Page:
EL PASO COUNTY, Colo. (KRDO) -- Some local small business owners said they are waiting weeks, even months, to get federal money for pandemic recovery or learn if they qualify for it.
Cathy Oxenford, of Palmer Lake, has run the Touchstone surface cleaning and restoration business with her husband for five years. In March, she applied for an Economic Injury Disaster Loan through the federal Small Business Administration.
Applicants who qualify can receive up to $2 million at a low interest rate , to be repaid over 30 years. The loans are intended for small businesses that don't have employees.
"It wasn't until three weeks ago that I learned I was approved," Oxenford said. "After that, I heard nothing. Then, they told me I should have the money within 7 to 10 days. That was three weeks ago."
She said she had to take a $50,000 line of credit at her bank to meet expenses until her disaster loan for a similar amount comes in.
"I've lost 70% of my business," Oxenford said. "Businesses are cleaning more because of the pandemic, but they're saving money by doing it themselves even though they can't do it as thoroughly as we can. If I don't get that loan within a month, I'll be out of business."
A similar experience was shared in an email to KRDO NewsChannel 13 by Joseph Mason, of Colorado Springs, who said the company he works for applied for a disaster loan.
"After a month of waiting, we were informed we were approved for only $150,000, not the up to $2M that the CARE Act permits," he said. "I was told that the SBA was only approving up to $150,000 per small business in order to service more small businesses. SBA made this determination without requesting information from our company about how the COVID-19 impacted the company. Even though we were approved over two weeks ago, we have heard nothing from the SBA and received no funds."
The money for the loans comes from the U.S. Department of the Treasury, and the Small Business Development Center in Colorado Springs.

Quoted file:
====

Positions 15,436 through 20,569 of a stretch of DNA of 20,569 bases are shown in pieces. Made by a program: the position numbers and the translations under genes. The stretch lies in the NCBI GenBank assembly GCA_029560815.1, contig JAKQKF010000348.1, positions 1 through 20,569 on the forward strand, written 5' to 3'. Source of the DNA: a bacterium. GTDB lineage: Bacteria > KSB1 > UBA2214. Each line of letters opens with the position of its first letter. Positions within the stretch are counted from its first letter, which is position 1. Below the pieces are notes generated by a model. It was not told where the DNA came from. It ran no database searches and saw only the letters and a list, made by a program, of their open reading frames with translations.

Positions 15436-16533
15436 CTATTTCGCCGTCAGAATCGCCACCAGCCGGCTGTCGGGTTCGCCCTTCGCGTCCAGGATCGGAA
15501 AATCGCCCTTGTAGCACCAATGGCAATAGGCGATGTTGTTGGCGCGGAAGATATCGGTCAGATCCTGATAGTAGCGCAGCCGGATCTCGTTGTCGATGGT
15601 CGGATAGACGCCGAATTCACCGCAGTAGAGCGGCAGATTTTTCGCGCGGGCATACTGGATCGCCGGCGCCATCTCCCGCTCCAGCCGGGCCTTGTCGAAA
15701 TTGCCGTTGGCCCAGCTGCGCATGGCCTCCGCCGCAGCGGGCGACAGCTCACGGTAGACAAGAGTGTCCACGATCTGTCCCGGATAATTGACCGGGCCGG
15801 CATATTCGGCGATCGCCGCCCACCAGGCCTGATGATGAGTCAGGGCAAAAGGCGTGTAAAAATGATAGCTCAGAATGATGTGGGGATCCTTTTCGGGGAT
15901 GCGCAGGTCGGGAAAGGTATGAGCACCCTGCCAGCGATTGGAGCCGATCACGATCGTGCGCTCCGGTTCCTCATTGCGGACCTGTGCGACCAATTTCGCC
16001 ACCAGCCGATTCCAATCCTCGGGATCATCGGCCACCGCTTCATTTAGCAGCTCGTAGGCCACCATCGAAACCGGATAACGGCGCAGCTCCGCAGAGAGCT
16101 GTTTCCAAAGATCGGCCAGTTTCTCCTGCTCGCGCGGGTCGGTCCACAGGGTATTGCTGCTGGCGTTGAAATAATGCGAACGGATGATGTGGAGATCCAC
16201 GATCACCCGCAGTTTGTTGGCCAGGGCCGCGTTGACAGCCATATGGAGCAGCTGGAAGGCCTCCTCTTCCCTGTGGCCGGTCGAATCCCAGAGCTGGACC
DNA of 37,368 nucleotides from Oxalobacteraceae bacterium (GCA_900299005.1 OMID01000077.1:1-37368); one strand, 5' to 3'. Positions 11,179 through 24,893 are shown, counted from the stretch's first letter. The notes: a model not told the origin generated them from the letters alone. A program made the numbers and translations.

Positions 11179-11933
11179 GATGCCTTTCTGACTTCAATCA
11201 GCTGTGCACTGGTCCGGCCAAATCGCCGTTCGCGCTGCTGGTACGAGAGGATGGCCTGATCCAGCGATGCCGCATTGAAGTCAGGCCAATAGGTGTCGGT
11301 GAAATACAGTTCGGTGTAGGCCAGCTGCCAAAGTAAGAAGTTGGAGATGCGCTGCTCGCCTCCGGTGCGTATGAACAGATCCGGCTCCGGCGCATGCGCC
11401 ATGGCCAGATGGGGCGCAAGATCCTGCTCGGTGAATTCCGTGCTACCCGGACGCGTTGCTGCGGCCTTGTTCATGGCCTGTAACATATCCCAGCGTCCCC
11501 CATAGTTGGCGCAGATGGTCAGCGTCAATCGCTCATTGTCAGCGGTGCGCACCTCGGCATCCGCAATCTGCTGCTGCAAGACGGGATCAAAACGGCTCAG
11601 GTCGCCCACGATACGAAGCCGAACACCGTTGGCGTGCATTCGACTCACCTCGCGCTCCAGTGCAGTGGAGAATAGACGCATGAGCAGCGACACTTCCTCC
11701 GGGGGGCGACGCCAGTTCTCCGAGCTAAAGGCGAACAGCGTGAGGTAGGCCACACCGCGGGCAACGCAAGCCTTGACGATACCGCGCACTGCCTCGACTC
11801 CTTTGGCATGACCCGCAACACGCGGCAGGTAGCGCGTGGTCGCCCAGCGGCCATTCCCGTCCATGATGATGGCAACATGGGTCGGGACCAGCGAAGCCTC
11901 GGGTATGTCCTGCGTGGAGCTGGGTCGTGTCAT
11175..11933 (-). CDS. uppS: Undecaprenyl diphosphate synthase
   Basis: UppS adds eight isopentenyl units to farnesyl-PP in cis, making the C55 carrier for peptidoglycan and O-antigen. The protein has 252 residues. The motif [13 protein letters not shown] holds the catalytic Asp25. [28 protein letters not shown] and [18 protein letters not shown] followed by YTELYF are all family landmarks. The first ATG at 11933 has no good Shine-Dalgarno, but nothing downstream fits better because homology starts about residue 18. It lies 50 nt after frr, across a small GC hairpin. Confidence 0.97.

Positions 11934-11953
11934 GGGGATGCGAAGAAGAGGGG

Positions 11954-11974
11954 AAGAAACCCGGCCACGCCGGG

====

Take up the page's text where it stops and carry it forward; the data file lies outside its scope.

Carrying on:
The center's executive director, Aikta Marcoulier, explains why processing of loans and applications is happening so slowly.
"We know that this process is far from perfect," she said. "We understand how the business owners feel. It is frustrating. But some of the delay could be due to errors in the paperwork. The slightest mistake can really slow things down."
Oxenford said her paperwork has no mistakes, but Marcoulier mentioned another possible factor.
"It could be that the lender hasn't sent confirmation of the bank account number to the SBA, and many times that's where a holdup can be," she said.
Marcoulier recommends that applicants who have a hard time reaching the SBA about the status of their loans or applications ask to speak with a loan officer.
"Because of privacy laws, only a loan officer can access someone's information," she said. "If applicants have questions, they should call us and we'll try to help them."
Marcoulier said the disaster loan program was initially overwhelmed by the sheer number of applicants but is now catching up to the workload.
The loan program was originally for local disaster victims, she said, such as after the 2012 Waldo Canyon Fire in Colorado Springs.
"The program covered a two-county area then," Marcoulier said. "Now, it's covering millions of struggling small businesses across the country. We should have been better prepared for this. But I can promise you we won't ever be this unprepared again."
In Colorado alone, she said, more than 14,000 applications have been approved so far, allocating $1.1 billion.